A lot's been made of the new album adopting a new, more rhythmic sound with elements of Krautrock and the more pronounced use of synths? 

For me it's a natural progression as boring as that sounds. What is different is some of the soundscapes we've used. We started off recording as a three piece because Paul hadn't joined yet. Things like 'Miss Fortune' (watch the video below) are based around the synths when before they've always been fighting against two or three guitars. I'm glad that's come to the fore but it's daunting for me live. We always had two supernatural guitarists and I was like "fuck, I can't push this". When we were young we wanted to throw everything into the mix and didn't realise that sometimes things would sound bigger with less instruments. It's just come down to experience.

It feels like a good time to stage a comeback with the current vogue for all things psychedelic and bands like Tame Impala, Blossoms and Temples enjoying success recently? 

We try to pick up on things and I think things are in pretty good health at the moment. A load of the nu psych stuff I've heard has been brilliant. We always make compilations for each other and there's always stuff being passed around. It feels like stuff like Tame Impala are becoming the mainstream but that always happens. Five or six years ago I remember thinking how boring it was - it was all meat and potatoes rock but now it's exploded and gone technicolor. 

You're headlining the Liverpool Sound City festival which will be your first headline show in your hometown for years and the first since the tragic death of Alan Wills (The Coral's former manager and Deltasonic Records label boss was killed in a traffic accident in 2014 - watch a video tribute to him below). I imagine it will be a very emotional occasion?

It's a headline show so of course we're looking forward to it and I think Sound City have pulled it out of their bag there with it being on the dock front. I can't really think of a better setting - it's going to be like Jean Michel Jarre or something. We rehearsed with a lighting guy the other day and it was brilliant - we've got all these projections and it's going to be like Hawkwind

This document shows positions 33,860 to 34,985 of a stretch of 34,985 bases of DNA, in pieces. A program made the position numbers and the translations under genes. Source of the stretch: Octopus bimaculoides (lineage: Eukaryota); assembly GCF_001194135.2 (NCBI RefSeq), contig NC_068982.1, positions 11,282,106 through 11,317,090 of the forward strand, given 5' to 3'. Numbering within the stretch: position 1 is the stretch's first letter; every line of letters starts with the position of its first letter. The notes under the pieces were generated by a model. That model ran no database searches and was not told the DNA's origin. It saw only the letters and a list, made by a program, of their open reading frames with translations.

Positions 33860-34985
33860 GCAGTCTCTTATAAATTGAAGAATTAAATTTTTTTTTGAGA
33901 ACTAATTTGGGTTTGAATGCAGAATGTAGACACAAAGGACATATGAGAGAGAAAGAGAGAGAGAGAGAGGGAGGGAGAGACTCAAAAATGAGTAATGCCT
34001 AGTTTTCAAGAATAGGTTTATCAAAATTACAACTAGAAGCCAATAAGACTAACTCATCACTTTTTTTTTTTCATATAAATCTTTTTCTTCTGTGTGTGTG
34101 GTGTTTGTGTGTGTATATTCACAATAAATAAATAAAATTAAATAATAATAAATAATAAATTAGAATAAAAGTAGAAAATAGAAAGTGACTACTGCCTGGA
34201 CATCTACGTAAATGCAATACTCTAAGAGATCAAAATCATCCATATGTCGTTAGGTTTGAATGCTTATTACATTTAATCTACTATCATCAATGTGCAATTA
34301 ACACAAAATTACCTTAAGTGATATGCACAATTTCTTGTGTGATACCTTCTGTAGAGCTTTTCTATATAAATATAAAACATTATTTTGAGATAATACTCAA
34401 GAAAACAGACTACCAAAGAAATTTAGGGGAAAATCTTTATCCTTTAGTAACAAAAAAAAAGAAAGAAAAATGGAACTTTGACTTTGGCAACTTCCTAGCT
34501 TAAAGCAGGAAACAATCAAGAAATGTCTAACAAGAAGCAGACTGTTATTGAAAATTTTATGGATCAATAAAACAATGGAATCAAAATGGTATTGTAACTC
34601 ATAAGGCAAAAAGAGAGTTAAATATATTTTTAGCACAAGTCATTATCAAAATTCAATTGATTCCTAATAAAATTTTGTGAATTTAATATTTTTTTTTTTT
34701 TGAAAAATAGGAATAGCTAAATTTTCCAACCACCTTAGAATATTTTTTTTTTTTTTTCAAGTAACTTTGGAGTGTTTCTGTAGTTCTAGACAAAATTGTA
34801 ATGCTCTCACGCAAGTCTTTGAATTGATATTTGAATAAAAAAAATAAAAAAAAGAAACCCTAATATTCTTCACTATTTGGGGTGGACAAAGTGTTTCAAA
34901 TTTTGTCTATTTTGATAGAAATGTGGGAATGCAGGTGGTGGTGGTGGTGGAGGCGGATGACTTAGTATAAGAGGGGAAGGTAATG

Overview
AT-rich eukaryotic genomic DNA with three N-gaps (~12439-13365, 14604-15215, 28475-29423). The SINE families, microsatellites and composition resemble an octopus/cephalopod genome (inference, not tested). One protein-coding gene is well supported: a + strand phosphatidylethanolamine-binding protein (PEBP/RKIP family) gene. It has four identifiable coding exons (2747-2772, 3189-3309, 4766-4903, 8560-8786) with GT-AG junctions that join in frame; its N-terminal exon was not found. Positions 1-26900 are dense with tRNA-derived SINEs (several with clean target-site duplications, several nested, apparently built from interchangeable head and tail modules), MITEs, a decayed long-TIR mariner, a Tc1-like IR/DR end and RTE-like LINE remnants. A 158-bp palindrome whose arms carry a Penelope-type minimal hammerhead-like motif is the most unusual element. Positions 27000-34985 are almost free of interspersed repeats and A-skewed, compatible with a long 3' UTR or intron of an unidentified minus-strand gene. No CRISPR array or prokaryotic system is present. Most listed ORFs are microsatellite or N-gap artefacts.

As for Alan, I'm always a bit cynical about that homecoming stuff and then it's me who gets hit the hardest and gets a lump in his throat so I'll definitely have to compose myself because his family will be there . I'm over the grieving process but it still feels like he's everywhere and you can't really get rid of him. God's not going to get rid of him that easily - he was too much of a pest!

Looking back on the scene which developed around Deltasonic Records and bands like The Coral, The Zutons, The Stands and The Bandits, it certainly seemed like there was something pretty special going at the time in Liverpool? 

It was a special time and I think it sort of gets overlooked. Maybe because it was in Liverpool. It felt really special to me and it was an important scene for music in general. We get a few bands saying how we influenced them and you hear things all the time. For me it's a success if I can tell that something is 'Coral-esque'. I'd love to become a cliche - Motown is a cliche. That would be great.

Finally Nick, you're playing quite a few festivals this summer. Are they an experience you enjoy? 

 I love festival season because it means you get away at the weekend and don't have to rehearse. It's like having a really great weekeed job. My mum's going to Glastonbury this year and it's like "what's the world coming too?" She's on Facebook and my dad's on Twitter - I don't know what the fuck to think anymore. 

 

 Like this? Read Ben Smith's review of The Coral's new album Distance Inbetween